The Overstory

The OverstoryPowers structural approach to The Overstory breaks with traditional plotting The result is two books in one, each designed to appeal to a different type of reader The flaw in this approach is that the book either reads like a literary triumph that starts slow then builds to something satiating, or it reads like a bait and switch with a breathtaking start followed by a wearisome and long winded trek to the conclusion Part 1 called Roots reads like a magnificent short story collection The backstory and exposition that would normally be woven throughout a book is delivered in several rousing anecdotes Nine protagonists are introduced, their stories ranging from sweeping multi generational sagas to brief glimpses into their private lives These characters remain separate in Roots, yet their stories are united by meaningful interaction with trees Each of their stories arrives at an arresting climax before Powers hits the pause button Roots will likely appeal to fans of 4 3 2 1 by Paul Auster or The Sport of Kings by C E Morgan The remaining three fourths of the book, however, are something else entirely Parts 2 through 4 called Trunk, Crown, and Seed, respectively sees these nine characters being inextricably drawn together Their lives entangle, their shared interests and unique experiences with trees drive their actions This portion of the book is arguably slower, with fewer revelations about the characters and attention dedicated to exploring themes Powers pulls back the curtain to introduce trees as a tenth character and forces us to examine our role in, and relationship to, nature All ten characters share similar beliefs, fight for the same causes, face the same external conflict while wrestling with minimal or no internal conflict , and everyone gets along It s a startling contrast to the first part of the book a harrowing and captivating intro that promises heartbreak and drama, followed by a stagnant alternative book in which the captivating backstories have very little bearing on the overall narrative At times, Powers writing is as beautiful and wondrous as nature, and his messages about activism and resistance are poignant but, ultimately, his execution is uneven and the final product is a book bloated with redundant characters The bends in the alders speak of long ago disasters Spikes of pale chinquapin flowers shake down their pollen soon they will turn into spiny fruits Poplars repeat the wind s gossip Persimmons and walnuts set out their bribes and rowans their blood red clusters Ancient oaks wave prophecies of future weather The several hundred kinds of hawthorn laugh at the single name their forced to share. Shortlisted for the Man Booker in 2018, The Overstory is a brilliant and passionate book about humans and their relationship to trees and the natural environment.The first half of the book is exceptional Written like short stories, 9 characters are introduced separately with their tree story Each story has an event that has happened to change the life of the character by the tree or trees that shaped them The stories are phenomenal.The second half of the book is about these same characters being drawn together to fight the cause of saving trees Environmental activism is the center of this part of the book and it s fight against logging companies who are destroying the American forests Richard Powers shows such compassion and enthusiasm throughout his book However, I found the second half to be too long Some editing would have gone a long way His book is 500 pages long and not an easy one to get through It is well researched and very thought provoking, however A book that won t leave the reader for a long time.4 out of 5 stars This book has an interesting structure and it is well written I get what Powers is going for conceptually The character sketches, which read like short stories are wonderful But then the book gets less engaging, shall we say I stopped reading it because I just could not read one passage of florid description about trees or visions or highways I couldn t do it But if you love trees, this is a good book for you I get why it won the Pulitzer. Further Update I can t help it Powers writing does something to me I ve now finished a re read of this book and I am going back to 5 stars It s a book that really rewards a second reading It is much darker than I remember from first read suicide, disillusionment, betrayal on top of the destruction of the natural world and also much emotional The latter of those two surprised me because I thought that knowing the story would reduce the emotional impact, but the reverse happened.I loved all the comparisons of speed humans, the natural world, computers and I got a lot out of Neelay s story this time through.So, whilst I can understand the criticisms some have made, I m choosing to ignore those bits and take the novel as a whole which is, I think, required reading Update on reflection, I got a bit excited about having a new Richard Powers book to read and I have definitely, despite what I say below, read better books this year Consequently, my rating has dropped to 4 stars There is also the fact that Powers himself has written several books better than this one Two quotes from different parts of this bookThe best arguments in the world won t change a person s mind The only thing that can do that is a good story AndYes And what do all good stories do There are no takers Neelay holds up his arms and extends his palms in the oddest gesture In another moment, leaves will grow from his fingers Birds will come and nest in them They kill you a little They turn you into something you weren t I should come clean at the start of this review Richard Powers is my favourite author I have read all his previous novels and have been desperate to read this one ever since I first heard about it a few months ago I am grateful to the publisher, via NetGalley, for the opportunity to read an ARC a couple of months prior to publication date.The overstory is the name given to the part of a forest that protrudes above the canopy When you look at a rainforest, for example, what you see from above is the canopy with trees standing out above it What you don t see unless you get into the rainforest is the understory that sits below the canopy but above the ground, then the shrub layer below that and, finally, the forest floor.It is clear from page 1 of this book that the trees will be the stars of the show Repeatedly, they are referred to asthe most wondrous products of four billion years of creationand the book is shot through with the most astonishing and mind blowing information about trees In particular, the book tells us a lot about how and what trees communicate with each other For example, when a tree comes under threat from an insect of some kind, it tells its neighbours who respond by releasing insecticide to protect themselves In a large forest, many trees whose roots meet actually meld their root systems together making the whole forest an interconnected network where the trees nurture their young and heal their wounded Not so long ago, all this was the stuff of ridicule, but today a lot of it has been demonstrated and is being discovered all the time.What Richard Powers wants his readers to realise is what this means for humanity He wants us to realise how important trees are for the world And he chooses to do this not with a text book but with a story.His story is structured like a tree The first 150 pages consist of the Roots These are 8 apparently independent short stories giving us the back story for 9 different people One, for example, tells us the family history of a some immigrants into America mid 1800s ending with an artist in recent times who inherits the family collection of photographs all of the same chestnut tree taking at monthly intervals over generations In another, a hearing and speech impaired scientist discovers that trees are communicating with each other The unifying theme across all the stories is the presence of trees And it is worth noting those trees because, as many people know, trees have huge mythical and symbolic meanings and the trees Powers chooses for each of his characters are not random selections.The next 200 pages are Trunk Here the stories of the individuals that we now know quite well start to merge and connect Some merge completely, others connect tangentially This passage is overtly political Don t expect an unbiased overview this is an impassioned plea for the protection of trees set in the form of a story It is an attempt to make readers realise how temporary humans are in the grand scheme of thingsBut people have no idea what time is They think it s a line, spinning out from three seconds behind them, then vanishing just as fast into the three seconds of fog just ahead They can t see that time is one spreading ring wrapped around another, outward and outward until the thinnest skin of Now depends for its being on the enormous mass of everything that has already diedand how much permanent trees areOut in the yard, all around the house, the things they ve planted in years gone by are making significance, making meaning, as easily as they make sugar and wood from nothing, from air, and sun, and rain But the humans hear nothing Then we have 120 pages called Crown where the stories separate after a dramatic climax to Trunk, but remain connected, branching out in different directions.Then, finally, Seeds tells us some of the outcomes of the stories and leaves us poised for the next steps in others It includes a plea for us to look at things differentlyThe planet s lungs will be ripped out And the law will let this happen, because harm was never imminent enough Imminent, at the speed of people, is too late The law must judge imminent at the speed of trees I think this is perhaps one of Powers most accessible novels It feels to me, fresh from finishing it, like his most passionate one Yes, there is some science, but a lot of it is explained carefully This novel does not require the scientific background that some of Powers novels have asked the reader for And there is no music in this book, which is the other thing that Powers often includes in his novels and often does so in a fairly technical way This one is, by contrast, far emotional it feels like a book Powers has written because he wants, as the quote at the start of this review says, to change people s minds In my case, he is perhaps preaching to the converted because I am already a believer in conservation and already convinced of the importance of trees Even so, this book taught me many things and fired up a stronger passion in me for the natural world I have to hope that others will read it and become equally convinced of the need for intelligent conservation work.I know I am biased because of my love for all of Powers novels, but I think it is possible I have now, even only in January, read my favourite book of 2018. An Air Force Loadmaster In The Vietnam War Is Shot Out Of The Sky, Then Saved By Falling Into A Banyan An Artist Inherits A Hundred Years Of Photographic Portraits, All Of The Same Doomed American Chestnut A Hard Partying Undergraduate In The Late S Electrocutes Herself, Dies, And Is Sent Back Into Life By Creatures Of Air And Light A Hearing And Speech Impaired Scientist Discovers That Trees Are Communicating With One Another These Four, And Five Other Strangers Each Summoned In Different Ways By Trees Are Brought Together In A Last And Violent Stand To Save The Continent S Few Remaining Acres Of Virgin ForestIn His Twelfth Novel, National Book Award Winner Richard Powers Delivers A Sweeping, Impassioned Novel Of Activism And Resistance That Is Also A Stunning Evocation Of And Paean To The Natural World From The Roots To The Crown And Back To The Seeds, The Overstory Unfolds In Concentric Rings Of Interlocking Fables That Range From Antebellum New York To The Late Twentieth Century Timber Wars Of The Pacific Northwest And Beyond, Exploring The Essential Conflict On This Planet The One Taking Place Between Humans And Nonhumans There Is A World Alongside Ours Vast, Slow, Interconnected, Resourceful, Magnificently Inventive, And Almost Invisible To Us This Is The Story Of A Handful Of People Who Learn How To See That World And Who Are Drawn Up Into Its Unfolding CatastropheThe Overstory Is A Book For All Readers Who Despair Of Humanity S Self Imposed Separation From The Rest Of Creation And Who Hope For The Transformative, Regenerating Possibility Of A Homecoming If The Trees Of This Earth Could Speak, What Would They Tell Us Listen There S Something You Need To Hear This has won the Pulitzer Prize Richard Powers writes with ambition, passion and reverence on the world of trees, their ancient intelligence and their central place in the fragile ecosystem This is a dense and epic work of environmental fiction, a picture of the state of our planet and how humanity has contributed to its degradation Whilst the over riding central character of this are trees, he interweaves the stories of the lives of 9 disparate individuals, within a four part structure of Roots, Trunk, Crown and Seeds The stories of the 9 people appear to be isolated but interlinked with their varying connections to trees and their growing contribution in their efforts to prevent the destruction of forests and woods Powers immerses us in the world of trees, so wondrous, coming at the theme from multiple perspectives, packed with elements of science and a dollop of magical realism.This is not a perfect or an easy read, there are occasions when Powers just cannot help himself from over egging the narrative with his heavy handed need to hammer home the same points a little too assiduously However, this powerful paean to the treasure that are trees and nature, highlights one of the most important issues in our contemporary world, the state of the planet that our younger and future generations are set to inherit People have failed to see the wood for the trees, thereby underlining our inability to intuit the place of humans amidst the wider ecosystems of the Earth we rely on to live and survive This is an elegaic, extraordinary, and emotive read, if faintly exasperating at times, a critically important novel for our times on the issues surrounding sustainability Many thanks to Random House Vintage. Richard Powers s The Overstory soars up through the canopy of American literature and remakes the landscape of environmental fiction.Long celebrated for his compelling, cerebral books, Powers demonstrates a remarkable ability to tell dramatic, emotionally involving stories while delving into subjects many readers would otherwise find arcane He s written about genetics, pharmaceuticals, artificial intelligence, music and photography In 2006, his novel about neurology, The Echo Maker, won a National Book Award And now he s turned his attention, fully than ever before, to our imperiled biome and particularly to the world s oldest, grandest life forms trees The Overstory moves the way an open field evolves into a thick forest slowly, then inevitably For a while, its various stories develop independently, and it s not apparent that they have anything to do with one another But have faith in this world maker Powers is working through tree history, not human history, and the effect is like a time lapse video Soon enough his disparate characters set out branches that touch and mingle Before the Civil War, a Norwegian immigrant travels to Iowa and begins homesteading in the largely empty new To read the rest of this review, go to The Washington Post https entert 2019 Pulitzer Prize winner for Fiction This dense, literary book will make you think when you cut down a tree, what you make from it should be at least as miraculous as what you cut down Final review, first posted on Fantasy Literature The Overstory is a powerful, literary novel, shortlisted for the 2018 Man Booker Prize It sings, in part, a paean to the wonders of trees and the multitude of wonders that old growth forests and a variety of trees brings to our world It also mourns a tragedy how humans relentlessly annihilate these priceless resources, and what drives some people to eco terrorism The Overstory is brilliantly organized in a form that reflects an actual tree It begins with a section aptly titled Roots, a set of eight apparently unconnected stories in which we meet nine disparate characters An artist whose family home in Iowa boasts one of the last healthy American chestnut trees The engineer daughter of a Chinese immigrant An odd, unmotivated teenager inspired by a book about human behavior and psychology An intellectual property attorney who falls in love with an unconventional stenographer A Vietnam veteran who stumbles into a job planting seedlings to replace mature trees that have been cut down A brilliant computer programmer, permanently disabled by a fall from a tree A postdoc, hearing and speech impaired woman who studies trees, discovering that they communicate with each other, and is ridiculed for her conclusions And a beautiful, careless college undergrad who dies from an accidental electrocution and returns to life with a vision and a purpose And all of these characters have been deeply affected by trees, in one way or another.Richard Powers traces the lives of these nine people often back to their childhood or even their ancestors to explore how they have developed into the people they are These introductory stories of their lives are excellent and insightful good enough that they could stand alone as individual short stories But Powers is just getting started In the next section, Trunk, their lives come together and begin to affect each other Four of them become eco warriors, part of the tree hugging movement whose proponents will do almost anything to stop the logging and stripping of irreplaceable mature redwoods and old growth forests Trunk culminates in a terrible, unexpected event that will change their lives forever And so we proceed to Crown and then the shorter, final section, Seeds The Overstory is a little bit magical realism, with messages being shared with some of the characters by some mystical source, and a little bit science fiction, as the genius computer programmer develops video games that turn into a type of artificial intelligence But mostly Richard Powers is trying to convince us, as readers, of the wondrous nature of trees, and to treat trees, and our world generally, with deeper respect The novel shifts its focus somewhat in the final section, with a somewhat cryptic hint that trees may well outlast humanity.Parts of The Overstory rate five stars, easily, but personally I hit a bit of a wall with the lengthy middle section, Trunk As brilliantly written as the book is, it s also sometimes slow paced, repetitious and didactic, as Powers delves into the evils of the corporations and groups who are indiscriminately cutting down trees and eliminating forests, and the worst of the tactics they use against those who try to oppose them I think this novel would have benefited by being edited down by about a hundred pages and by being less overtly preachy But Powers is clearly angry, and wants us to share that anger and be moved to take action It may be message fiction, but this is potent stuff Also, as Powers points out than once, trees live very slowly compared to humans, and that is echoed in the deliberate pacing of The Overstory.For readers already of the view that humans are doing profound damage to the ecology of our world, The Overstory will give you additional arguments and inspiration For those skeptical, it may cause you to reexamine some of your views The Overstory isn t an easy read, but it s a powerful and persuasive work of art I received a free copy from the publisher for review Thank you Content notes some, very limited adult content language, violence, sexual situations This isn t a book for younger readers in any case.Initial post This hefty, literary book looks a little intimidating, but interesting The Secret Life of Trees Off we go Having bought this book months ago, I started wondering if I spent my money well Although I enjoy making my own mind regarding my reading choices, I couldn t escape coming across many reviews, both positive and negative, as a result, I was a little apprehensive When I began reading, I thought it d take me many weeks to get through this novel, however, it turned out to be a compulsive reading for me Different characters, different stories, one theme trees I love forests, parks and try hard to save trees in my neighbourhood, but this novel added a new dimension to my perception of the lives of trees I d never read environmental fiction before, and for me this book is powerful As a reader, I received what I expected to receive from a good book story and narration that engaged me. This amazing book connects specific trees to people or families and then the stories come together and morph into being about the environment, how trees relate to each other, and this underlying theme of personal and natural histories that always play out Decisions have long reaching consequences, etc The first section had me in tears about Chestnut trees All I wanted to do when I reached the end was go back to the beginning I started this as a review copy but bought my own hardcover before I hit 100 pages.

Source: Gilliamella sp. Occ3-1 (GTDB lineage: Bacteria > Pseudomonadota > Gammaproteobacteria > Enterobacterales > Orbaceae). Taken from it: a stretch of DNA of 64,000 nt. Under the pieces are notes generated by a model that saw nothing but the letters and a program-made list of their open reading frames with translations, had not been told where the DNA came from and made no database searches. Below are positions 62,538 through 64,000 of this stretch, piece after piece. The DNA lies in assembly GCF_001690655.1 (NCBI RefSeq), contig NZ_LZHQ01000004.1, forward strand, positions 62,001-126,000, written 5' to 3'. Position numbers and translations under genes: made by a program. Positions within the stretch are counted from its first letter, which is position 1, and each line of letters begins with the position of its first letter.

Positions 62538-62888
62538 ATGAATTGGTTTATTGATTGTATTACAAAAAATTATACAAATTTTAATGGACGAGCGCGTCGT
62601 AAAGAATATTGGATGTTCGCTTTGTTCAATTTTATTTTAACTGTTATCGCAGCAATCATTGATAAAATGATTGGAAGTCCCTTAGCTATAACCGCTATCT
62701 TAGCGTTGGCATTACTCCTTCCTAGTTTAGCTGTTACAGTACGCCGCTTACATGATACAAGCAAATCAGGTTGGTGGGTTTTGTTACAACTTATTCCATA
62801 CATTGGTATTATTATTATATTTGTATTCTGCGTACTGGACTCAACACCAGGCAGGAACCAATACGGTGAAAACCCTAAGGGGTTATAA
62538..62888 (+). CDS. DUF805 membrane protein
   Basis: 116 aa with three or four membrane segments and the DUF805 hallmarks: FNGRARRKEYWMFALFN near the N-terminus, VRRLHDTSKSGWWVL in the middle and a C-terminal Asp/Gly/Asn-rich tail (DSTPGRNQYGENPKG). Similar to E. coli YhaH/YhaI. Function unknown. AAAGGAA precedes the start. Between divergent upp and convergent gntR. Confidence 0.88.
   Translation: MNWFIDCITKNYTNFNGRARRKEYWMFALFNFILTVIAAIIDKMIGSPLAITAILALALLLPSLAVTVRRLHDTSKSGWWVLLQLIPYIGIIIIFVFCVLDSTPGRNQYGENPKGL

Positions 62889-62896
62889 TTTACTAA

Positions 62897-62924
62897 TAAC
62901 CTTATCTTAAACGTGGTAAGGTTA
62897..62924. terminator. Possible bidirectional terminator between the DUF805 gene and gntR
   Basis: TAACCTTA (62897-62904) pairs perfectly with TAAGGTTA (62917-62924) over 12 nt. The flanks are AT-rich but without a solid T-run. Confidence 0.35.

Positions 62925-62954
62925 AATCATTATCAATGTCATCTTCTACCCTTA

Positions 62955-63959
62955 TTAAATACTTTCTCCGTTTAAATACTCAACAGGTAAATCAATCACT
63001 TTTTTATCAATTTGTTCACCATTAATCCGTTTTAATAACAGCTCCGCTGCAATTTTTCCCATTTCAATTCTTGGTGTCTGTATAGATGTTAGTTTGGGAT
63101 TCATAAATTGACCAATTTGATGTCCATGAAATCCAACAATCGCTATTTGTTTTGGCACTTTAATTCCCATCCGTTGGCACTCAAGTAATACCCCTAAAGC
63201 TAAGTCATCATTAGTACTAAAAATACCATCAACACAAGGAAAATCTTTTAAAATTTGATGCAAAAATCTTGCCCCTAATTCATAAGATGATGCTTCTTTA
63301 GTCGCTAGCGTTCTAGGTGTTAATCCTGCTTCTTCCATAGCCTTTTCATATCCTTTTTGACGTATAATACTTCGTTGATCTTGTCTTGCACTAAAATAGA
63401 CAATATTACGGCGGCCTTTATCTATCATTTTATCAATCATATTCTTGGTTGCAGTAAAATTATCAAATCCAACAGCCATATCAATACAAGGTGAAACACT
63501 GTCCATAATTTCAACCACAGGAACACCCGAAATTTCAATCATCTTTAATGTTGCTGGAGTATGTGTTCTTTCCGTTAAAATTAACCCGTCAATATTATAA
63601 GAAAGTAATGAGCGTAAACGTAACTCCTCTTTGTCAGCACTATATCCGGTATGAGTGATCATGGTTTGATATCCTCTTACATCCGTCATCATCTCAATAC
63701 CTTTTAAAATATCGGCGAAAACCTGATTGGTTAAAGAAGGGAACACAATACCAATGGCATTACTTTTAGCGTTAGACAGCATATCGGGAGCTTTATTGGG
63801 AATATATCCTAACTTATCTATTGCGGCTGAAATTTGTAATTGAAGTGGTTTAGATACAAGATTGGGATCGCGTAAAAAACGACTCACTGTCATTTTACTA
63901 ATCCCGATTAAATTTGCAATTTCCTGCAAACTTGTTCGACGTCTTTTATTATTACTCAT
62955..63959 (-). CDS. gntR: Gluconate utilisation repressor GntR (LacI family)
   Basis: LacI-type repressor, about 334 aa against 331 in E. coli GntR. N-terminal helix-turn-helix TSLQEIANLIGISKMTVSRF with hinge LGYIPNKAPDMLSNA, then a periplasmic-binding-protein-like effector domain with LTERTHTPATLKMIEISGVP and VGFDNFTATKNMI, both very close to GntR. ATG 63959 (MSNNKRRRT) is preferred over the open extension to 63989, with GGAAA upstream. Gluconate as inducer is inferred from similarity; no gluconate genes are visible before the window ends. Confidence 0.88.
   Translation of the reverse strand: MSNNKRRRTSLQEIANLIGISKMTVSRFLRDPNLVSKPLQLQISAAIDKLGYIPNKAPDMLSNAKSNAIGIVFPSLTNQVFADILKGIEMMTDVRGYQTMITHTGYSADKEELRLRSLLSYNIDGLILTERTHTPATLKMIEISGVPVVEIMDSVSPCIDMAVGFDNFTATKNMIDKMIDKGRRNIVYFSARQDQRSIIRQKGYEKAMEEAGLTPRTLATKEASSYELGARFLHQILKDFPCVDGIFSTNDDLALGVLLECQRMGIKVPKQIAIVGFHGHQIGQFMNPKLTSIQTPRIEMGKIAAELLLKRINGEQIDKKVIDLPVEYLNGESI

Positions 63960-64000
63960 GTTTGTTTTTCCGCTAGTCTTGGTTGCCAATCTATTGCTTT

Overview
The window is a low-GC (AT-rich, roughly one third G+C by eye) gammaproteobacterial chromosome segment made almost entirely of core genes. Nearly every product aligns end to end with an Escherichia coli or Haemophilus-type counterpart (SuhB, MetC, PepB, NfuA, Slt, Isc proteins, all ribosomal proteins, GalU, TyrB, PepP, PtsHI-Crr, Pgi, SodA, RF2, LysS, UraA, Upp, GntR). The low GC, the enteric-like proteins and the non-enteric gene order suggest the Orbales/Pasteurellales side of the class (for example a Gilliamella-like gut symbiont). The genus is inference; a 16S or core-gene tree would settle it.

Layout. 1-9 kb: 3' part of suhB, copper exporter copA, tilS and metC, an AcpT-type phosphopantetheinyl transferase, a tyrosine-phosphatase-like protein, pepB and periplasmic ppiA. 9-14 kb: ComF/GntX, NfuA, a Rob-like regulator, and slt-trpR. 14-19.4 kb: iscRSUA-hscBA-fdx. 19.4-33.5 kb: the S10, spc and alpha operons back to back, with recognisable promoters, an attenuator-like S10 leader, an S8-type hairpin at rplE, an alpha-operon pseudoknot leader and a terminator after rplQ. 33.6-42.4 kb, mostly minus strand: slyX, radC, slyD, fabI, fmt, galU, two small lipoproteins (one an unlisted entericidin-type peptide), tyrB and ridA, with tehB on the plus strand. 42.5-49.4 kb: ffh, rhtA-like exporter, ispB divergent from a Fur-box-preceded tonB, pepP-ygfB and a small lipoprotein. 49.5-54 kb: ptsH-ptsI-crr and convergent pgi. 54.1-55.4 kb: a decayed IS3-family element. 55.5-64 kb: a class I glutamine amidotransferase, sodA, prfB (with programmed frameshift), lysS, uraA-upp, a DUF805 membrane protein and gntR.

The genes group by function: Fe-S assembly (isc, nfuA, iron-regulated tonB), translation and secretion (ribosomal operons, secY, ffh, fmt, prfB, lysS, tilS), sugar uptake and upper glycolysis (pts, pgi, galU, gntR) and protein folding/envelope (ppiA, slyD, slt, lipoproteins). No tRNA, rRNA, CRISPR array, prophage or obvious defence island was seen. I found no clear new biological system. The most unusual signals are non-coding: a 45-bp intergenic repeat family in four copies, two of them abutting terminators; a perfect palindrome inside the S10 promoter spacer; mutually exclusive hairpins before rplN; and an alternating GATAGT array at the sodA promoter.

Richard Powers is the author of twelve novels, most recently The Overstory He is the recipient of a MacArthur Fellowship and the National Book Award, and he has been a Pulitzer Prize and four time National Book Critics Circle Award finalist He lives in the foothills of the Great Smoky Mountains Librarian note There is than one author with this name in the Goodreads database

✼ The Overstory Epub ✿ Author Richard Powers –
  • Hardcover
  • 502 pages
  • The Overstory
  • Richard Powers
  • English
  • 07 March 2019
  • 9780393635522